In June 1995, President Clinton established the first--ever "Liaison to the Gay and Lesbian Community" for the White House. Oddly, it was to an ACT--UP heckler that the president first used the famous phrase, "I feel your pain." But some of the homosexual leaders he has tried to impress are arguing that the president has not been faithful to them-and they are ready to give him some unwanted publicity.
The Clinton side of the story is presented by Richard Socarides, who until a few weeks ago served as liaison before going to work on the Clinton/Gore reelection campaign. Mr. Socarides argues that Mr. Clinton is the most gay--friendly president in history: "He's better than all other presidents combined on gay and lesbian issues." Mr. Socarides praises establishment of the liaison position and ticks off the president's other accomplishments. "He's the first president to support non--discrimination in the work place. He's the first president to support the removal of sexual--orientation barriers in security--clearance procedures. And he's had more homosexual and lesbian appointees than any other president."
Steve Michael, who heads up the Washington, D.C., chapter of ACT--UP (the clever acronym of the AIDS Coalition to Unleash Power) is not impressed. Before Mr. Clinton signed the Defense of Marriage Act, giving states the right to just say no to homosexual "marriages," Mr. Michael protested in front of the White House and was arrested for it. Known as a front--line combatant for AIDS issues, and critical of both Republicans and Democrats, Mr. Michael is willing to work with either party. His take on the Clinton administration would be familiar to any conservative: "I'm not sure hypocrisy is a strong enough word." According to Mr. Michael, Clinton sees homosexuals as voters and contributors, nothing more.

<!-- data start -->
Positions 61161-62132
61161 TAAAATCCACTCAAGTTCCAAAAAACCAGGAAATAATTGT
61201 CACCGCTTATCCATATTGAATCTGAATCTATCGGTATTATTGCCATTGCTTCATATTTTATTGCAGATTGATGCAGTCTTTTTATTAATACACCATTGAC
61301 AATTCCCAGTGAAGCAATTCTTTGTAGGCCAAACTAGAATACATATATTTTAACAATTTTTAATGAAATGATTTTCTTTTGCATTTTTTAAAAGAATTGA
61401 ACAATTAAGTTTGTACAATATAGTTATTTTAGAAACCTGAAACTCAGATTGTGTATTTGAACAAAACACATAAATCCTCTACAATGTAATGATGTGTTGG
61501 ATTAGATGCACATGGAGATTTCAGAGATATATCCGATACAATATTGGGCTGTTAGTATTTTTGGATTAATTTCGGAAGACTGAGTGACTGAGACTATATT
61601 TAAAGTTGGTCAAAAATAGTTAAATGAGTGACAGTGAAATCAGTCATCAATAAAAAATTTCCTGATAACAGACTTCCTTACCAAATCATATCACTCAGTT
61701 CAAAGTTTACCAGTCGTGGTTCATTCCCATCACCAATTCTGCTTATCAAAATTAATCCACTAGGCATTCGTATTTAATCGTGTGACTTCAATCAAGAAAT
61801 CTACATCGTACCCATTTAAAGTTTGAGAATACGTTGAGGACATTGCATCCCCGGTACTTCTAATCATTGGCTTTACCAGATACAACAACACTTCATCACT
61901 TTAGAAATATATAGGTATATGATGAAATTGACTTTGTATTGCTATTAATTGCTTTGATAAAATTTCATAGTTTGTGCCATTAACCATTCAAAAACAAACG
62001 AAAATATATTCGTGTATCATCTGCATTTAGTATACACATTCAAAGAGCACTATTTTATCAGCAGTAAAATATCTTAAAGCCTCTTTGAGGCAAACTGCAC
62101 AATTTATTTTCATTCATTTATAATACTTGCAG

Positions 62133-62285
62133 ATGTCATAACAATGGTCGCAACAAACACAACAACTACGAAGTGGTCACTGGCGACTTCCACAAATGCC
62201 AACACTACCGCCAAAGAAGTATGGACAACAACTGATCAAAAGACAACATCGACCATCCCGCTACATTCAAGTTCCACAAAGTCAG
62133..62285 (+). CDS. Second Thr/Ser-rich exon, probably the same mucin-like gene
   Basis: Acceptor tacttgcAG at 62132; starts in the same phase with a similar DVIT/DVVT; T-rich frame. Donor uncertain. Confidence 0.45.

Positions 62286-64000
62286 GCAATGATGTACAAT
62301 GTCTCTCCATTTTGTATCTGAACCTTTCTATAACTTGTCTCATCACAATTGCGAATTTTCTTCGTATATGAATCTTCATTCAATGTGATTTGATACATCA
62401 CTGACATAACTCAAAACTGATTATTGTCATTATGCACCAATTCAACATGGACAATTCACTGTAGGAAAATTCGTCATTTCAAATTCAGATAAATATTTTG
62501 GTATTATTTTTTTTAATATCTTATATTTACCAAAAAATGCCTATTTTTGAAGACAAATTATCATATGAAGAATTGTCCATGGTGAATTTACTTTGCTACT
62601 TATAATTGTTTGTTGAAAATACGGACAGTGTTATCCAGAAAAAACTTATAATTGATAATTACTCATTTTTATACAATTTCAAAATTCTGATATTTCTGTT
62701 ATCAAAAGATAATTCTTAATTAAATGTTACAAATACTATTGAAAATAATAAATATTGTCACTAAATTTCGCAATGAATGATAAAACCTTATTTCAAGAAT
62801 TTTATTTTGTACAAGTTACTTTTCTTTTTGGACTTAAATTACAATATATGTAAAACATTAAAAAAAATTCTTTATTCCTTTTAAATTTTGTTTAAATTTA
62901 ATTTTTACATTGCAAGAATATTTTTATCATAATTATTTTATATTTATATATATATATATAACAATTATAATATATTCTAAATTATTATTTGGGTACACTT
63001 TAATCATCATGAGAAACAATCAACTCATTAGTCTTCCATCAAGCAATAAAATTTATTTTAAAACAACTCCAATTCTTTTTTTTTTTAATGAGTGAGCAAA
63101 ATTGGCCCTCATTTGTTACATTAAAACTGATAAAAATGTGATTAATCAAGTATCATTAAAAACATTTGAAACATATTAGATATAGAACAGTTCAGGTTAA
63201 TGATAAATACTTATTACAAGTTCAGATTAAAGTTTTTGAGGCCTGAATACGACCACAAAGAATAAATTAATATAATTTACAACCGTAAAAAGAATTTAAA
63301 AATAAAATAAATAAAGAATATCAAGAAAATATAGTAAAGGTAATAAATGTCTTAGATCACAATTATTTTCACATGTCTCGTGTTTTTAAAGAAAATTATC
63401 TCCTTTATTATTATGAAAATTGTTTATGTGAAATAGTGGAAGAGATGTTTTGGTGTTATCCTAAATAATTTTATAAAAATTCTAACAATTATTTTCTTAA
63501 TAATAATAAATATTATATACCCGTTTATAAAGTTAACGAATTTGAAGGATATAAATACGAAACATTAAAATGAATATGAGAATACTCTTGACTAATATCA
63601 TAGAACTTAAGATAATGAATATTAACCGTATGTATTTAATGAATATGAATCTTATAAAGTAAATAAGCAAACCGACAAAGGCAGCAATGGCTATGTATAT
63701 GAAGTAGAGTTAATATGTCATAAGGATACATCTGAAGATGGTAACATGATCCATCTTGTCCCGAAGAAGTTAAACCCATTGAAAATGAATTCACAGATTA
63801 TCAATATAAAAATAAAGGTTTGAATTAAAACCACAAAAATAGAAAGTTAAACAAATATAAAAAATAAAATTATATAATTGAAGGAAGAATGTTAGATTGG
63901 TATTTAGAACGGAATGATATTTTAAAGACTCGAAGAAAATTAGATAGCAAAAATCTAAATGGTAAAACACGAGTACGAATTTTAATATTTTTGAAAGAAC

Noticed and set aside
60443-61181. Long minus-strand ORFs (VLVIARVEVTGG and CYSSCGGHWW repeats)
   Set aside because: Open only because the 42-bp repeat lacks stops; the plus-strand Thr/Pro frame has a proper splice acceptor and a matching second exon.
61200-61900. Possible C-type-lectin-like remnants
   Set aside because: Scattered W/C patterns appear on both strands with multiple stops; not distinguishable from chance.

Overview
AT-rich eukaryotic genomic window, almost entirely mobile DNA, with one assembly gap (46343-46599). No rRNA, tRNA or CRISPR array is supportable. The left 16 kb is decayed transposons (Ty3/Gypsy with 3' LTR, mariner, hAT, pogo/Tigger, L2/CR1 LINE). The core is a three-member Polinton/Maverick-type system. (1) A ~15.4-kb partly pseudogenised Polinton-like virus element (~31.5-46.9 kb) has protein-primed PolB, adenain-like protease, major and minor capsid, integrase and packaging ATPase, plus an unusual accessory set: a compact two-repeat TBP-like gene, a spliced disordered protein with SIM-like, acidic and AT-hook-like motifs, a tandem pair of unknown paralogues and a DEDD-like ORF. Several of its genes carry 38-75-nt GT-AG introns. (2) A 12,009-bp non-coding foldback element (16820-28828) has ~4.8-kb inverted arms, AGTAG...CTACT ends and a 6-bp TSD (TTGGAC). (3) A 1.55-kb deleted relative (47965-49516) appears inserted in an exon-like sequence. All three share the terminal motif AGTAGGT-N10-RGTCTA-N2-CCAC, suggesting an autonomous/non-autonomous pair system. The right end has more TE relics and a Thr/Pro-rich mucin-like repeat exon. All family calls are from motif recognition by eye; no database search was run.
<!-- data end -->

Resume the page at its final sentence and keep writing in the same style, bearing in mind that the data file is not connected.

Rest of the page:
Exhibit A for Mr. Michael is the Liaison to the Gay and Lesbian Community for the White House: "That position was set up to help get Clinton reelected. A real liaison represents the issues of its constituency. This liaison position is all about representing Clinton to the gay community. Don't think for one minute Richard Socarides is sitting around with the president arguing for gay policies. That isn't happening. The gays in the Clinton administration are just Democratic hacks who happen to be gay."
Mr. Michael is furious about the lack of full representation. "A group of us are going to file a complaint with the FEC [Federal Election Commission] because it's just a political position. It's no surprise that Socarides is going to work on the campaign, because that's what he's been doing all along."
Just as the proverbial broken clock is right twice a day, pro--family activist Robert Knight of the Family Research Council said of the ACT--UP complaint: "In their own perverse way, they have a point." Mr. Knight agrees ACT--UP is correct in pointing out the homosexual liaison office is "nothing but a campaign effort."
Mr. Knight hopes the FEC complaint will give "higher visibility" to the fact that the Clinton administration is using taxpayer dollars to fund "an office dedicated solely to placating homosexual activists."
On the other hand, Mr. Knight worries that ACT--UP is giving the Clinton White House "cover" for its extremist support of homosexual rights. "Nothing could help Bill Clinton more than to have homosexuals demonstrate against him," Mr. Knight said.
What really is going on? Information about the liaison to homosexuals is sparse. There has been little press coverage, and you won't find the president talking about it much. The first person to serve as liaison was Marsha Scott, a childhood friend of the president's who is still said to be close to him personally. She is now working on the Clinton campaign.
Mr. Socarides, who took over for Ms. Scott four months ago, explains that the liaison is responsible for making "sure there's a line of communication between the gays and lesbians and the president." Beyond that, he is short on details. What, for instance, does the liaison do when the president signs a bill, like the Defense of Marriage Act, that is unpopular with homosexuals? "We talk to the gay and lesbian community," Mr. Socarides says. Does the liaison push the president